The Effects of Music in Advertising

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Effects of Popular Music in Advertising on Attention and IVIemory

DAVID ALLAN Saint Joseph's University dallan@sju.edu

This study examines the effects of popuiar music in advertising to determine both the theoreticai (the effect of popular music on the processing of advertising messages) and practicai (the design of more effective advertisements using popuiar music) impiications. An experiment is reported that tested the effects of three integrations of popuiar music in advertising: originai iyrics, aitered iyrics, and instrumentais (plus a controi treatment with no music) on attention and memory. The results indicated that song vocais, either originai or altered, are more effective stimuii of advertising effects than instrumentais or no popuiar music.

INTRODUCTION

Whether it is The Rolling Stones' "Start Me Up" or The Vines' "Ride," popular music in advertising is, well, popular. "The syncing of both classic and new songs into advertising campaigns has kept up its torrid pace and shows no sign of abating," said Mark Fried, president of Spirit Music Group (Bessman, 2003). And although the integration of popular music and advertising has been called everything from "selling out" (Burns, 1996; Lubrano, 2004; Michaels, 2002) to the "perfect marriage of commerce and art" {Billboard, 2003), the trend continues. "In the past five years advertisers have been unrelenting in their appropriation of popular music to get the attention of youth, and there's no sign of the trend abating" (Shea, 2004, p. 16). Advertisers use popular music in various ways to involve, engage, and ultimately persuade the potential consumer to purchase their product or service. Whether as foreground or background, music is integrated into commercials in one of several ways. Music is sometimes written, scored, and recorded for advertising certain products or services. In other cases, the less-expensive "needledrop" ("music that is prefabricated, multipurpose, highly conventional and used as an inexpensive substitute for original music" [Scott, 434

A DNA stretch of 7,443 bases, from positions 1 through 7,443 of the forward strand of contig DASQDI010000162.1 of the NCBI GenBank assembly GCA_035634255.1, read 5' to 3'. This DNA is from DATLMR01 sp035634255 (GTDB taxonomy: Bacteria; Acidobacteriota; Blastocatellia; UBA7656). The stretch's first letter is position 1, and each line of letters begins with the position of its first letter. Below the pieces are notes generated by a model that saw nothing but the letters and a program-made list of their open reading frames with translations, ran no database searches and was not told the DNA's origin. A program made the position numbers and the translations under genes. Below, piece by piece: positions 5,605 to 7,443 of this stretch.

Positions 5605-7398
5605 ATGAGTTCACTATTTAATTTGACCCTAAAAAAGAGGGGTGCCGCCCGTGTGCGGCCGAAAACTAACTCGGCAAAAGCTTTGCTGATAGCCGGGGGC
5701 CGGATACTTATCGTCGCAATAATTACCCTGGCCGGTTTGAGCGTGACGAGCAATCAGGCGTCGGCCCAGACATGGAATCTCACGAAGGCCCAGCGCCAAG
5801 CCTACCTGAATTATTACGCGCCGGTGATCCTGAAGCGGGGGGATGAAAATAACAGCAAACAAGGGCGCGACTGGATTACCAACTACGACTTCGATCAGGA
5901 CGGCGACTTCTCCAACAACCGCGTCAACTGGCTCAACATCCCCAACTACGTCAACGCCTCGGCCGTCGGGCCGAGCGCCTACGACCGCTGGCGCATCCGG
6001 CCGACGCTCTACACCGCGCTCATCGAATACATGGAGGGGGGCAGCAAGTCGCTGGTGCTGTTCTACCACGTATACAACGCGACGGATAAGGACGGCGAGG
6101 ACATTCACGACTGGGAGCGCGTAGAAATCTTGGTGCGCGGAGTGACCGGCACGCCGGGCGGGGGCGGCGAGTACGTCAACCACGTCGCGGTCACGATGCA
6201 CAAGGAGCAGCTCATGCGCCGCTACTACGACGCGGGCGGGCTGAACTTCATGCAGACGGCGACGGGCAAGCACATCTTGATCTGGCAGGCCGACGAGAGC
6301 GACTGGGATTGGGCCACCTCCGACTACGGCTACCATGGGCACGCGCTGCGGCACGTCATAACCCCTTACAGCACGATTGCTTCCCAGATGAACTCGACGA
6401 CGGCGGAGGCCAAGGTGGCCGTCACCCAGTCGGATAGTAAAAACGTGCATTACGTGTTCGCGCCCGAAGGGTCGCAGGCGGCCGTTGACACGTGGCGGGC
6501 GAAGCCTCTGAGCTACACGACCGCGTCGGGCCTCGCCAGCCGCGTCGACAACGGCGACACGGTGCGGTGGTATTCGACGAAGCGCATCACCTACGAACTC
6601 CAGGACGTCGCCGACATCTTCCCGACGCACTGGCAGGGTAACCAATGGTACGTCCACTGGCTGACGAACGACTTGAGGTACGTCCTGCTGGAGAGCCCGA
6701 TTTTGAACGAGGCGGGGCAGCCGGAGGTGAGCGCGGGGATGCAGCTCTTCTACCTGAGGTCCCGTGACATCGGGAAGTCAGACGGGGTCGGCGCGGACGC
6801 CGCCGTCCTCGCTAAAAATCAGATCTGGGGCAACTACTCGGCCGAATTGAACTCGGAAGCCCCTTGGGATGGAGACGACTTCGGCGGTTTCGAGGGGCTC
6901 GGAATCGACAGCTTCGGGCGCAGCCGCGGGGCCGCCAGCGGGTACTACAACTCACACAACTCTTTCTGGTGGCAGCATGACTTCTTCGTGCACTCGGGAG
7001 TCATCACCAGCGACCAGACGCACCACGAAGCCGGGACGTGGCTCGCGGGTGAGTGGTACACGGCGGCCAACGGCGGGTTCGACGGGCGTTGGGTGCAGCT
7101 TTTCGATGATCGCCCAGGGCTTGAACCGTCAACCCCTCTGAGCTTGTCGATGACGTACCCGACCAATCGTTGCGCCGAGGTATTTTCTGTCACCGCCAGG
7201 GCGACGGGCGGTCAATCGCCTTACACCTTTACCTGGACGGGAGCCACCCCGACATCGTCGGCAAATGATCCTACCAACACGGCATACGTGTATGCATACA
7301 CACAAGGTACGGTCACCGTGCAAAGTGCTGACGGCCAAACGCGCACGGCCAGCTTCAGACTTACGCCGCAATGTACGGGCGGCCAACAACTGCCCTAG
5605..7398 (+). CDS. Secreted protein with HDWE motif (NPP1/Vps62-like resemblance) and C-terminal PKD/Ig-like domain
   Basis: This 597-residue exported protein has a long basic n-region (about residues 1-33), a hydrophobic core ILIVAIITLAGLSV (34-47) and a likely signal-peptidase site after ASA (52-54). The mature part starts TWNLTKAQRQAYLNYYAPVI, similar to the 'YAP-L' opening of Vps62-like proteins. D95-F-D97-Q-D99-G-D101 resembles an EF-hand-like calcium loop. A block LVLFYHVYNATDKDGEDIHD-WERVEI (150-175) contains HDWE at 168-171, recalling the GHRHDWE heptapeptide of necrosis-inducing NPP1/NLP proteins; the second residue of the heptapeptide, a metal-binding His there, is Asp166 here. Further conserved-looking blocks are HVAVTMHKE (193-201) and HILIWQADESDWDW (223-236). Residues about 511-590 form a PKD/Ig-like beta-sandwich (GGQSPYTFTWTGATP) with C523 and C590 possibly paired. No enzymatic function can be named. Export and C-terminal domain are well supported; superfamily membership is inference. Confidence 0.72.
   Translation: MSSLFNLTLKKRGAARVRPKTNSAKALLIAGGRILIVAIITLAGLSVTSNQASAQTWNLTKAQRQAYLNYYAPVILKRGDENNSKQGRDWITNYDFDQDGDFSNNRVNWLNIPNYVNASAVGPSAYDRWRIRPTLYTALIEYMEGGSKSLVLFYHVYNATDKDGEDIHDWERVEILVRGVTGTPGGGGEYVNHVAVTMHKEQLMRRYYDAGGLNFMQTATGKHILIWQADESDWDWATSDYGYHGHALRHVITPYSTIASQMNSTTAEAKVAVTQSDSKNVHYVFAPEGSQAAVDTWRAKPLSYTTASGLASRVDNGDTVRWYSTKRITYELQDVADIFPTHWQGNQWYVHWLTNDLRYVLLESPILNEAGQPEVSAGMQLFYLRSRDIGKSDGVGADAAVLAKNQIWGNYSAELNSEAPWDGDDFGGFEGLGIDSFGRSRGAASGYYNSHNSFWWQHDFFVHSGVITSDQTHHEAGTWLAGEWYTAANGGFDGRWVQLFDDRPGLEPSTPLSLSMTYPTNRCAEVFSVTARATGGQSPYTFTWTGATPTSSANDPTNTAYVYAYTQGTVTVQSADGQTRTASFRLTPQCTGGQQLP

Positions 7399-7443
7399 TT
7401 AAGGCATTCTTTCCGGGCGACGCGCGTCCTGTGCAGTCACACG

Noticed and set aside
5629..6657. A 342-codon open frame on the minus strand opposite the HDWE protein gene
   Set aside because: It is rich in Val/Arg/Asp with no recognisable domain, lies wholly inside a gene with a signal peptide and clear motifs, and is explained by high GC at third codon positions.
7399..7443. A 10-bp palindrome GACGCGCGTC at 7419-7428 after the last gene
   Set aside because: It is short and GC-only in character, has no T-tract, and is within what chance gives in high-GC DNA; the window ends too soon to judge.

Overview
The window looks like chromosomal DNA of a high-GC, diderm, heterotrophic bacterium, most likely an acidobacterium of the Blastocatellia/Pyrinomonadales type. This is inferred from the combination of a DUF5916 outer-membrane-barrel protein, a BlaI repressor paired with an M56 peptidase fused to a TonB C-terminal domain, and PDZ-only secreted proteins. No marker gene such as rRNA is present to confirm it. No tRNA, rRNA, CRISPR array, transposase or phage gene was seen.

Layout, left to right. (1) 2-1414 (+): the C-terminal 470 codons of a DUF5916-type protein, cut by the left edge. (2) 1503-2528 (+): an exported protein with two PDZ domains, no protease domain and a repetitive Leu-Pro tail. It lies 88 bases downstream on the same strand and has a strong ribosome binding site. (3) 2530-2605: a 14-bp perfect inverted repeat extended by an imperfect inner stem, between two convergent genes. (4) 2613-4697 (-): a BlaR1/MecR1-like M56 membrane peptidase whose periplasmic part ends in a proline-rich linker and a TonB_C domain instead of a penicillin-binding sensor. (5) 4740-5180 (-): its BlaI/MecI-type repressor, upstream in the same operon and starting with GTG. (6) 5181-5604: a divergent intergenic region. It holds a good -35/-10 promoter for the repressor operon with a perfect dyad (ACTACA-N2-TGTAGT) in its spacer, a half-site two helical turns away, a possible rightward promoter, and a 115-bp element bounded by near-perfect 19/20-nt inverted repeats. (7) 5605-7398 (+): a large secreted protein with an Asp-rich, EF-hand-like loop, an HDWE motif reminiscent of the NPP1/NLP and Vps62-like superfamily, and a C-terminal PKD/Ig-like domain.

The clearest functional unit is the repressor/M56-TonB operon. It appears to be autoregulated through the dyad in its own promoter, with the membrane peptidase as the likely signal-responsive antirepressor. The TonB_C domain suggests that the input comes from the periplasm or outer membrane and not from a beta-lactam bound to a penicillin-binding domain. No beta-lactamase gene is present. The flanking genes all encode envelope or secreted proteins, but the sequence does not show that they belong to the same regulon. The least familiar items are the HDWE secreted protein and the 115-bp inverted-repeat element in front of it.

1990, p. 223]) or stock music ("prerecorded music that can be rented or bought" [Russell and Lane, 1999, p. 549]) is used. In still other instances, advertisers alter and adapt already or oncepopular songs to their specific products or services (e.g., an eBay commercial in which the words of the Frank Sinatra hit "My Way" are changed to "eBay"). Finally, through direct licensing, advertisers place popular music, in its original vocal or instrumental form, right into the commercials to create an association between the product or service and the song. This study attempts to extend the little research on the integration of popular music in advertising by testing the role of personal significance on the effects of attention and memory. It will experimentally compare three advertising treatments, each using popular music in one of three different conditions: advertising using an original popular music vocal (a commercial that uses popular song vocals integrated with some type of sponsor identification, slogan, and/or attributes); advertising using an altered popular music vocal (a commercial that replaces original popular song vocals with altered vocals containing sponsor identification, slogans, and/or attributes); and advertising using an original popular music instrumental (a commercial that uses the instrumental of an original DOI: 10.2501/S0021849906060491

DFflDOERTISIIlGRESEflRCH December 2 0 0 6

POPULAR MUSIC IN ADVERTISING

popular song integrated with some type of sponsor identification, slogan, and/or attributes); plus a control treatment of advertising not using any music (a commercial without any music or jingle). More specifically, by comparing the observations of individuals exposed to each of these experimental conditions, this research attempts to determine which technique facilitates the highest level of attention to the brand and the strongest memory for the brand. POPULAR MUSIC...
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